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3 Simple Ways To Make Your Unhappy Job A Hell Of A Lot Happier

There are endless quotes about the working life — quotes from wildly successful entrepreneurs, authors, philosophers, saints and activists.

Some of my favorites are from those who didn't attain much monetary wealth in their lifetimes, but held the invaluable vision of what kind of work creates a happier life.

“Work without love is slavery.” – Mother Theresa

“I don't like work—no man does—but I like what is in the work—the chance to find yourself. Your own reality—for yourself not for others…”  – Joseph Conrad

“Your purpose in life is to find your purpose and give your whole heart and soul to it.” – Gautama Buddha

How many of us can say we have discovered our purposes or have found ourselves through our work? I think it's safe to say the majority of people seek to find careers that make them feel as happy and fulfilled as possible.

For some people, it comes quickly and easily, while for others, it can take almost a lifetime of searching.

Until then, we all, of course, have to work to make a living. That means taking jobs we don't necessarily love and weekdays spent living for the weekend. I always find myself thinking there has to be an easier way than the system we have set up for ourselves.

If there's no way to beat the system, there must be a way to work around it — or at least to be happier in our day-to-day routines.

Here are some tips for making your work week a little more manageable and, hopefully, more fulfilling before your weekend begins.

Getting up earlier

I love to get as much extra sleep as I can, even if that means hitting the snooze button five times before getting out of bed. The mornings I end up doing that, though, are usually the days I feel rushed.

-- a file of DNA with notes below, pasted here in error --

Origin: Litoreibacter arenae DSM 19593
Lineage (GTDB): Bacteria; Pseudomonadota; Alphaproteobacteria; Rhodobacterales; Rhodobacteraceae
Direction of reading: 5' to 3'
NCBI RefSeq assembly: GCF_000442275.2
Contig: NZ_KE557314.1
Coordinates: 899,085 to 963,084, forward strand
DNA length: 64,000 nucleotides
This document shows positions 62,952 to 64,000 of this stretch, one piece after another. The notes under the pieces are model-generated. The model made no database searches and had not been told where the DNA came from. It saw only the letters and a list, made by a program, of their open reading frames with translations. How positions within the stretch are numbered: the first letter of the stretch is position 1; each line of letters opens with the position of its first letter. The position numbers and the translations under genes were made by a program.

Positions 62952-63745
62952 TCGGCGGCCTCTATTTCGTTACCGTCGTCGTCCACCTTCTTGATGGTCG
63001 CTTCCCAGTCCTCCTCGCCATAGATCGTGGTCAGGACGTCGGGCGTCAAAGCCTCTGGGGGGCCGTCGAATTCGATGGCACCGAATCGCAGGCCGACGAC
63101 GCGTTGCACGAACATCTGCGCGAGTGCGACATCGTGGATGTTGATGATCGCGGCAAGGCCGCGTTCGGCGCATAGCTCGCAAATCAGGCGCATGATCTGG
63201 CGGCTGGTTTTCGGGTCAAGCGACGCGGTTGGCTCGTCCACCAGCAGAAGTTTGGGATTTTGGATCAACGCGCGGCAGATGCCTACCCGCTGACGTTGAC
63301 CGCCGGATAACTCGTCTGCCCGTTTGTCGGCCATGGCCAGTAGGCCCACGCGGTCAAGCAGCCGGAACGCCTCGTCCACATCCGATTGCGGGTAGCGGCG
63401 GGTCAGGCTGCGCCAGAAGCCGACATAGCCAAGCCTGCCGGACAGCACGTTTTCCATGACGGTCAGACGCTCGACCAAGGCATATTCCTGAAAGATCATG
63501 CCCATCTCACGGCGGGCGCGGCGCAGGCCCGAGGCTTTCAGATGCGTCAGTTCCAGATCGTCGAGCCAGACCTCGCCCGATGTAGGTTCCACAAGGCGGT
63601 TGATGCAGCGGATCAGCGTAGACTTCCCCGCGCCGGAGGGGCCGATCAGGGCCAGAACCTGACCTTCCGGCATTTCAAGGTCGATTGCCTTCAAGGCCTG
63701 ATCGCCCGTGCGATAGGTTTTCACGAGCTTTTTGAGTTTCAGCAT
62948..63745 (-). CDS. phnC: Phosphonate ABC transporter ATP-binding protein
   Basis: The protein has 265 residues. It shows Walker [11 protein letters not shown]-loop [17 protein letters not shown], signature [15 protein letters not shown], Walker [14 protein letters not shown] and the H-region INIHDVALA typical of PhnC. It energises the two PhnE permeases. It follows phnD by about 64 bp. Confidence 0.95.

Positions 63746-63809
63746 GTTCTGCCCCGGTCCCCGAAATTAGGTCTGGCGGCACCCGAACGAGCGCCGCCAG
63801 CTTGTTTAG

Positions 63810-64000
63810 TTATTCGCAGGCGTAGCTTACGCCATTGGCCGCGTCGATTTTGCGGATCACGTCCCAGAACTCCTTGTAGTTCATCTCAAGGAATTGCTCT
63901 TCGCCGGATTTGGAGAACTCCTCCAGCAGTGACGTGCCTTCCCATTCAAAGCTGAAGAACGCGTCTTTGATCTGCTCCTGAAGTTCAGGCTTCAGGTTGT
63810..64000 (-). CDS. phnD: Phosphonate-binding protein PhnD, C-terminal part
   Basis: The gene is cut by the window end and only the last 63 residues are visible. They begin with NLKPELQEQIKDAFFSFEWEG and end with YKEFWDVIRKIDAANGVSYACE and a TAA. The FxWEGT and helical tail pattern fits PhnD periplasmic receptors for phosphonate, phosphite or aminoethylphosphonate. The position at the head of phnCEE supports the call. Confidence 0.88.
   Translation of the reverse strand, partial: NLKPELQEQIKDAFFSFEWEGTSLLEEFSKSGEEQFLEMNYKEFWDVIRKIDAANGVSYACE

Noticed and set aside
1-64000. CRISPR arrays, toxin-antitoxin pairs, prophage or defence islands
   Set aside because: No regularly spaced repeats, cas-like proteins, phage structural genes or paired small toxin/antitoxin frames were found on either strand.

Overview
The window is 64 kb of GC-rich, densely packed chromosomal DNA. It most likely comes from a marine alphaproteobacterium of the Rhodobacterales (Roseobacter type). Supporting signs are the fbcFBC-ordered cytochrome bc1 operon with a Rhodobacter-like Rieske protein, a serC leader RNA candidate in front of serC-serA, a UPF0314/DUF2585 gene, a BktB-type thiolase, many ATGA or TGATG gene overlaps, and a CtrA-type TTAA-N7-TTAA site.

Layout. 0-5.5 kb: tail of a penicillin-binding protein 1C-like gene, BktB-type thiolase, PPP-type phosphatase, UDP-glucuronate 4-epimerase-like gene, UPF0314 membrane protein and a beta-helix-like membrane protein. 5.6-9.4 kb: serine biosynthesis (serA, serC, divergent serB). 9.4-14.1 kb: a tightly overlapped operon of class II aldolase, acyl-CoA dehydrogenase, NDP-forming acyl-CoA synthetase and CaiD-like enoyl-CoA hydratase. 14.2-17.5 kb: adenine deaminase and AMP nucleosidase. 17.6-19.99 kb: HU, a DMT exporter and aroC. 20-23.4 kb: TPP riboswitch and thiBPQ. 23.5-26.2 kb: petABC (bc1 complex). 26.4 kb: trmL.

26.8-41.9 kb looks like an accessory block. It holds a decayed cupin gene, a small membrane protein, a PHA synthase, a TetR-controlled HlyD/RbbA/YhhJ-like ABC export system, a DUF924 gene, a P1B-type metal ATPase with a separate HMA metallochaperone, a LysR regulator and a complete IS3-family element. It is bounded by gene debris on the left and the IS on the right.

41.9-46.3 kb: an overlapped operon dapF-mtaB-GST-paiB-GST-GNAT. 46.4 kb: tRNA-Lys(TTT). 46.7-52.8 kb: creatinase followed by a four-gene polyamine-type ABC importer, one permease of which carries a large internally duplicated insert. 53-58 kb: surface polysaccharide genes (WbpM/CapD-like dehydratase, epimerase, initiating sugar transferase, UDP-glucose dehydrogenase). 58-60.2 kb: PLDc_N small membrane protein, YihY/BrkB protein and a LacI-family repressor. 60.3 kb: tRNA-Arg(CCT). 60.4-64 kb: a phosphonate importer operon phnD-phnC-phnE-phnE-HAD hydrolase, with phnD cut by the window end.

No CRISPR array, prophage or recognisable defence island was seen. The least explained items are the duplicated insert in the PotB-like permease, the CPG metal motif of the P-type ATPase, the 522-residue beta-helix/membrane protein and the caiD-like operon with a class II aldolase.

When we leave less time for ourselves in the morning, we start our day in a panicked state – running out the door and arriving just in time for work.

Try to leave yourself more time in the mornings to do things that relax you and get you motivated.

It could be making yourself breakfast, reading the paper, going to the gym, doing yoga – whatever brings you peace of mind, practice doing those activities in the mornings to set the tone for the rest of your day.


Making plans for weeknights

I find that the days I have plans after work are the days I feel happier in general. It doesn't have to be every night, but when I have something to look forward to in the mornings, it makes my day a little easier to get through.

Whether it's cooking dinner at a friend's place, going to see a movie or simply watching some of your favorite shows on Netflix, making plans for ordinary days helps to break the monotony of your schedule and freshen your routine.


Taking pride in your work

Even if you absolutely dread your job and can't see yourself working there forever, it's still a good idea to start finding things in your current surroundings that you do enjoy.

Too many people do not enjoy their jobs and feel stuck in their positions. You always have a choice to change the things in your life that you don't like.

Try to find something at your job that does resonate with you — it could be a coworker, an upcoming project or a skill you didn't see yourself using but are actually really good at.

When you take pride in your work, even if you dislike it, you begin to shift your perception and open the doors to more opportunities in your life.

Find greatness in yourself and in your work; if you can't find it in your current circumstances, then work just as hard to find that greatness elsewhere. Just as you strive for the perfect job, strive to find your perfect happiness.

“Your work is going to fill a large part of your life, and the only way to be truly satisfied is to do what you believe is great work. And the only way to do great work is to love what you do. If you haven't found it yet, keep looking. Don't settle.” — Steve Jobs

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Danielle Bertoli

Contributor

Danielle Bertoli is a writer living in New York. An avid idealist, she finds insight and motivation through writing about the human experience. You can read more of Danielle's writing at struckinsideout.typepad.com.
Danielle Bertoli is a writer living in New York. An avid idealist, she finds insight and motivation through writing about the human experience. You can read more of Danielle's writing at struckinsideout.typepad.com.

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